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February 21, 2019

1/28/2019 2:26:00 PM
Keeping eyes open is the best defense
Young and beginning students at Andy Bradbury’s Taekwondo school do some basic stretches before starting class in the Activity Center on Lincoln Trail College’s North Campus. January is Personal Self Defense Month, and while Bradbury teaches all levels of the Korean martial art,he says situational awareness is still the best defense. (Tom Compton photo
Young and beginning students at Andy Bradbury’s Taekwondo school do some basic stretches before starting class in the Activity Center on Lincoln Trail College’s North Campus. January is Personal Self Defense Month, and while Bradbury teaches all levels of the Korean martial art,

he says situational awareness is still the best defense. (Tom Compton photo
By TOM COMPTON
Daily News

January is National Personal Self-Defense Awareness Month and the best defense is to be aware of your surroundings.

When most people think of personal self defense the first thing that comes to mind is some type of martial arts and carrying lethal and non-lethal weapons to fend off a would be attacker, but according to experts the best personal defense is being aware of where you are and what is going on around you.

"Be aware of your surroundings," said Robinson Police Sgt. Dan Strauch. "Whether it is at the store or the park, if something seems out of place, something is not right or you have a gut feeling, be aware."

Strauch explained, while not wanting to "blame the victim", people often put themselves in bad situations because they do not pay attention to warning signs. And personal self defense is not always about a physical attack. Identity theft, cyber crime, and social media assaults, can be just as victimizing.

"We see that a lot," said Strauch. "Something happens, and afterwords people tell us all these things that should have been red flags. Internet crimes especially. People get caught up in the moment. If something sounds wrong or too good to be true it probably is."

Strauch also cautions people to be aware when traveling. "While we don't have a lot of cases of people being run off the road, you need to be aware of who is around you."

In many situations knowing how to defend yourself is your best chance against a bad situation and while most people think of self-defense as physical moves, it also involves mental skills. Sometimes the best defense can be remaining calm and alert in dangerous situations.

Andy Bradbury, 49, has been teaching the Korean martial art of Taekwondo for 34 years. He started learning as child when he was being bullied. "Fortunately I had an instructor that taught me right," said Bradbury.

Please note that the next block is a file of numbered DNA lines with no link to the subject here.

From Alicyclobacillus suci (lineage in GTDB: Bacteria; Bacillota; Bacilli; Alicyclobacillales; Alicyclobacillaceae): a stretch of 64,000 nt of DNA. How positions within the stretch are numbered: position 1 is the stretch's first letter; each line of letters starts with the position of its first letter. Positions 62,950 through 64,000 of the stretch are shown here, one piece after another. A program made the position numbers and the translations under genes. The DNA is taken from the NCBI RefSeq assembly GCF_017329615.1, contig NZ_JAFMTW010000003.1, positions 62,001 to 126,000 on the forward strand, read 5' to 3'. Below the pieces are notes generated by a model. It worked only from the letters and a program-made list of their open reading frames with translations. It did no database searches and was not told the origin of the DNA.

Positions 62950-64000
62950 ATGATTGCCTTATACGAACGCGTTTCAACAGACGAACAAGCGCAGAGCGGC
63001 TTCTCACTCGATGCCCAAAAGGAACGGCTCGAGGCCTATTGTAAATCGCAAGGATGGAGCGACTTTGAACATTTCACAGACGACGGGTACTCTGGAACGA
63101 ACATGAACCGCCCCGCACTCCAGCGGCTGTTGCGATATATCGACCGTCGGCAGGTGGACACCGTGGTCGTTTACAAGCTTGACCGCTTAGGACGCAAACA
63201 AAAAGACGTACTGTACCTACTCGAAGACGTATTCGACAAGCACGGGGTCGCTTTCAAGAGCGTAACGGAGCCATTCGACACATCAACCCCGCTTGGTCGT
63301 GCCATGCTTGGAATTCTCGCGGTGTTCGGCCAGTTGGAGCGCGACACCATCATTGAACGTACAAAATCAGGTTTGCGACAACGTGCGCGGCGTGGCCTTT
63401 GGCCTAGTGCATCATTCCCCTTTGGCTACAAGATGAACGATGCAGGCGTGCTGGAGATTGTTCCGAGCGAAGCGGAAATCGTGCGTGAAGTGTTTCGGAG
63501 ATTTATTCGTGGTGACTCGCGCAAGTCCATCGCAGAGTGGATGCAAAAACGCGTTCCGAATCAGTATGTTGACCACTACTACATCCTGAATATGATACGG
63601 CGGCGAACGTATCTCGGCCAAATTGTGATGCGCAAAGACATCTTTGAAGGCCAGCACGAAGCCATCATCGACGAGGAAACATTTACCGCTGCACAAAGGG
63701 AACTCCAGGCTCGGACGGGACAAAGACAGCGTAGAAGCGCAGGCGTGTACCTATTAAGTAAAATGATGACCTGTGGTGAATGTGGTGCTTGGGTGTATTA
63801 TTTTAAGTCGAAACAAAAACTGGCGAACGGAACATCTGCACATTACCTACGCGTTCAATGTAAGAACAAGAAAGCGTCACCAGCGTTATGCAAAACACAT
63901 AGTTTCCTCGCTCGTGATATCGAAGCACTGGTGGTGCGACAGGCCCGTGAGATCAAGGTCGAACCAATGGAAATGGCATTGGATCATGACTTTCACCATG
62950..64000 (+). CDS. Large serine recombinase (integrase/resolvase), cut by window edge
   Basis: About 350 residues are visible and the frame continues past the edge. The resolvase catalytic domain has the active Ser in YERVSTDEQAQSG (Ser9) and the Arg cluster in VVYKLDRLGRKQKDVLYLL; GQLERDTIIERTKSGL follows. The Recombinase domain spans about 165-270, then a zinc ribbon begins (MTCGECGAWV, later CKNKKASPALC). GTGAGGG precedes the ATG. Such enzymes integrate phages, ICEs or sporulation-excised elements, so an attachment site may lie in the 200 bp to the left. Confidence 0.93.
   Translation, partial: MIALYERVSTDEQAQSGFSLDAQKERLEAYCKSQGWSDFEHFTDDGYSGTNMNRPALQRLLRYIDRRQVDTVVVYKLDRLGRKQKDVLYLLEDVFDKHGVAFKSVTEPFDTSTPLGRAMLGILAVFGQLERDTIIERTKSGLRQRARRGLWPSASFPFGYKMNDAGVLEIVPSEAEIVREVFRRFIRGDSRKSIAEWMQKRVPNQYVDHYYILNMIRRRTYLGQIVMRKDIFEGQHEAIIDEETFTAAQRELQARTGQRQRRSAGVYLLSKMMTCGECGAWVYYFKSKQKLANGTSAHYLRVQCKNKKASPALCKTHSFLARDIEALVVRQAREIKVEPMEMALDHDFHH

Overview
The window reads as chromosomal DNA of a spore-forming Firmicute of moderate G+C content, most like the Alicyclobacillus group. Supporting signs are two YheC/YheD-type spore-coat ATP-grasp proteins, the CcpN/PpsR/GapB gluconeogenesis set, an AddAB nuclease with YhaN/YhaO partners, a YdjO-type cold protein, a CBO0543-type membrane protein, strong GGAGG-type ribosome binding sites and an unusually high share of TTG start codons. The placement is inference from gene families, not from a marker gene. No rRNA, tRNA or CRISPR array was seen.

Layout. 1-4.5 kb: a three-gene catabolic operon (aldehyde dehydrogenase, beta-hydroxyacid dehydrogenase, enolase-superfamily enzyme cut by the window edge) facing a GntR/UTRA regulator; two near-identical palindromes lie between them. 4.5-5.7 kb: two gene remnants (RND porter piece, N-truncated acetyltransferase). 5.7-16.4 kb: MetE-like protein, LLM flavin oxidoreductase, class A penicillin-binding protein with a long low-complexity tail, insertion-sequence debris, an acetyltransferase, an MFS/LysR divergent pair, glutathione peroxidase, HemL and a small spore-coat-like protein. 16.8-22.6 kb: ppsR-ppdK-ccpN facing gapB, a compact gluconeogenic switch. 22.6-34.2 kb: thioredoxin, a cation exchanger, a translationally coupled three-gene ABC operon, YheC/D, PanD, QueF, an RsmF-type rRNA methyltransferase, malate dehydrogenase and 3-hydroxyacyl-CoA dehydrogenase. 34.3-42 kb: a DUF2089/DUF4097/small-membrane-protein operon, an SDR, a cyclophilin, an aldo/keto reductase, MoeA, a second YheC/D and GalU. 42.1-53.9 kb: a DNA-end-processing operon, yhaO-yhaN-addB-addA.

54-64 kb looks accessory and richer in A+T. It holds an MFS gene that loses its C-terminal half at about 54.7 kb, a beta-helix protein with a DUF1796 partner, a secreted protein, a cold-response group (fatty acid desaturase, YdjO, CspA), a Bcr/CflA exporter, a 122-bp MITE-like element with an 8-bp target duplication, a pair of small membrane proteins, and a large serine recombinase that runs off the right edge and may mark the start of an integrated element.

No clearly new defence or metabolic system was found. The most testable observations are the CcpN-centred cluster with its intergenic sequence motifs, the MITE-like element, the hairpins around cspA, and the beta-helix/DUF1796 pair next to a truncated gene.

For Bradbury personal self defense is more than physical altercations, it is situational awareness.

He related his observations from a recent family trip. "We recently flew on vacation, and I was astounded at the number of people who were only looking down at there electronic devices," said Bradbury. "They had no idea what was going on around them."

"Always be looking around," he said. "When you go anyplace, a grocery store or the park, you need to have situational awareness. Body language tells a lot."

Bradbury currently teaches two classes, one for children and young beginners, and a second for youth and adults. Each of the classes provide physical and mental develop that can be applied to everyday life.

"My thought is toward the mental aspect, and attempting to ingrain that in everything I do," said Bradbury.

He explained that he teaches all levels of students, and several families participate together. "It is a way for families to get off of electronic devices, get some exercise and be together as a family," said Bradbury.

Self-defense is a mind set, explained Bradbury. "Be ready, but not paranoid. Being aware and just being observant," he said. "Look people in the eye, be prepared when you approach your vehicle. Don't be looking for your keys, already have them in your hand. Look around as you approach your car. Look under it, or at areas around it where someone could hide. Don't ignore things that don't look right."

It is also important to know where not to go. "Know where to stay away from," said Bradbury. "Around here we don't have any really bad places, but in Terre Haute there are some, and I don't go there."

Bradbury said as he trains his students in self defense he emphasizes training for perfection, but he also believes that it is 10 percent physical and 90 percent mental.

"In classes if you are just going through the motions, that is all you are going to get out of it," said Bradbury. "We go at it hard, without injuring of your partner. Repetition is important, forms and coteries."

Each student is tested as they achieve higher levels. After a two or two and half years of training students will begin to break boards. "It is evidence of the power they have achieved. It lets them understand how powerful the technic is," explained Bradbury.

Building confidence in the student is also part of self defense and Taekwondo. Every four to eight months students test their skills and the confidence they have built. Martial arts build confidence in adults and kids. As self esteem builds, students no longer look like a victim.

Experts suggest that communication is only 7 percent verbal and 93 percent non-verbal, with 55 percent body language.

While self defense and physical activity are important, for Bradbury he also sees his teaching as a way of ministry outside of the church.





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